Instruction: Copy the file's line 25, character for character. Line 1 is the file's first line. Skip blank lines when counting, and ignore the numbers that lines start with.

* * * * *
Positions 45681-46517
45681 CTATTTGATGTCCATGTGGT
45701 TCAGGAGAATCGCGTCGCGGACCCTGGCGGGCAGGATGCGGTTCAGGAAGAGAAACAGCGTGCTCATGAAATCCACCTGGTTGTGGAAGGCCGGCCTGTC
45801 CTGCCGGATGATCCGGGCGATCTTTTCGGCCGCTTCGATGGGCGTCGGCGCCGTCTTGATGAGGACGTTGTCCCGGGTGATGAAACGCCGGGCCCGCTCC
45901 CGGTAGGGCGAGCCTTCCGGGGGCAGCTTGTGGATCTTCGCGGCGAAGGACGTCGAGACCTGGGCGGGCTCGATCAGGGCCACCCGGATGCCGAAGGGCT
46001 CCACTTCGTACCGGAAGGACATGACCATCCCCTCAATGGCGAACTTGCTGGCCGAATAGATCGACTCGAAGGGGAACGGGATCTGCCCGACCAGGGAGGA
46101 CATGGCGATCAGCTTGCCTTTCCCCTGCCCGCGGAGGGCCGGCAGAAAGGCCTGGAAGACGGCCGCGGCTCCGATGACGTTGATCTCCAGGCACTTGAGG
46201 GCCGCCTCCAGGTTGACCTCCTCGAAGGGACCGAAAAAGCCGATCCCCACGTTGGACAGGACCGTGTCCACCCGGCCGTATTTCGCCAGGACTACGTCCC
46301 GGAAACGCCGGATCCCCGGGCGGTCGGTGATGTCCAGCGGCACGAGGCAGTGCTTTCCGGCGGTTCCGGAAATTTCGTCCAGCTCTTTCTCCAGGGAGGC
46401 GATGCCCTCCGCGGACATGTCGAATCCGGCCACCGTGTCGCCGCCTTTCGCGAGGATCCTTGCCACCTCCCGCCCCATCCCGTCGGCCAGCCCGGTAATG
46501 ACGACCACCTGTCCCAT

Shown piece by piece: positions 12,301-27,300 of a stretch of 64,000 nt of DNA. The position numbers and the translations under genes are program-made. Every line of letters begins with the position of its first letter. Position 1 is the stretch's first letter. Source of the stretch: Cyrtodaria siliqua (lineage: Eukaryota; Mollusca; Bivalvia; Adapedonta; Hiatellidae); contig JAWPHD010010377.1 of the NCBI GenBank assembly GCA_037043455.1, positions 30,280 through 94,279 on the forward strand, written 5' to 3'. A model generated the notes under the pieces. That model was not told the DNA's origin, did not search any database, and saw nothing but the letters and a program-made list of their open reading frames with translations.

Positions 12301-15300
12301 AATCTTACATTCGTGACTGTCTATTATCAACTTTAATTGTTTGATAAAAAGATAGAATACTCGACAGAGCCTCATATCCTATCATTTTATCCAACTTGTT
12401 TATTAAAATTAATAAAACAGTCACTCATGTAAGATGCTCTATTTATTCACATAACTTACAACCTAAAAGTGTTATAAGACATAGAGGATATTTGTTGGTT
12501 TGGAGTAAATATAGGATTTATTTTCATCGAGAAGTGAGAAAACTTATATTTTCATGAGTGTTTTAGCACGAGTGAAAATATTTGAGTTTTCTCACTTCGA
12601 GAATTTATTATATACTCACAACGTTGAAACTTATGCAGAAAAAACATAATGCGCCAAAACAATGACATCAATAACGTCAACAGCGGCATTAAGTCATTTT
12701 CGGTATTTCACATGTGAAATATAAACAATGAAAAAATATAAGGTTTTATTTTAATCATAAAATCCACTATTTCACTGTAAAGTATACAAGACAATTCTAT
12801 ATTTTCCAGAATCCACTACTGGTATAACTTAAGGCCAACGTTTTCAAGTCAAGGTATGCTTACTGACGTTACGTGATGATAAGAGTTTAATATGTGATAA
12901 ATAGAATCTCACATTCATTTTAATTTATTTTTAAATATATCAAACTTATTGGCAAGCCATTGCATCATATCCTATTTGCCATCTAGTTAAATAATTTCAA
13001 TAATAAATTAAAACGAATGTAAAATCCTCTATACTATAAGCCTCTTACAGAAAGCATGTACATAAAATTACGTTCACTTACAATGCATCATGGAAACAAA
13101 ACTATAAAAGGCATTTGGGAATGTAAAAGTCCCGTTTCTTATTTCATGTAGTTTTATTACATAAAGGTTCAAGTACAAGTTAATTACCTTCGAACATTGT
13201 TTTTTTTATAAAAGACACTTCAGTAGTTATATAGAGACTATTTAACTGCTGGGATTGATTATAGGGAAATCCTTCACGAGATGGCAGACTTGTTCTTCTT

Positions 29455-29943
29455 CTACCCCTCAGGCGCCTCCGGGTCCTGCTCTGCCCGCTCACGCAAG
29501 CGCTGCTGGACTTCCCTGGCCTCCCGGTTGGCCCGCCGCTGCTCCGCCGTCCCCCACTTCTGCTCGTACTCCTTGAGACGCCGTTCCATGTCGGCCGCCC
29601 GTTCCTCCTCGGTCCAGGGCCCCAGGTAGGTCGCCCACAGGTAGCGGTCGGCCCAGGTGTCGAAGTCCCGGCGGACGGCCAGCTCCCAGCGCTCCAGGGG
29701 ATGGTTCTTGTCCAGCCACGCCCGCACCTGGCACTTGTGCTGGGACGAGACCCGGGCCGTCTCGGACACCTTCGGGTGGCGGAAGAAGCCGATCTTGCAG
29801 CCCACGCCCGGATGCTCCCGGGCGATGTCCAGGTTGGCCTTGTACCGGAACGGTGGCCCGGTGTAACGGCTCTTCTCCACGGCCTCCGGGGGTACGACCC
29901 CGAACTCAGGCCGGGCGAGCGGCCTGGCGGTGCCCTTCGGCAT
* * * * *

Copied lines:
29455 CTACCCCTCAGGCGCCTCCGGGTCCTGCTCTGCCCGCTCACGCAAG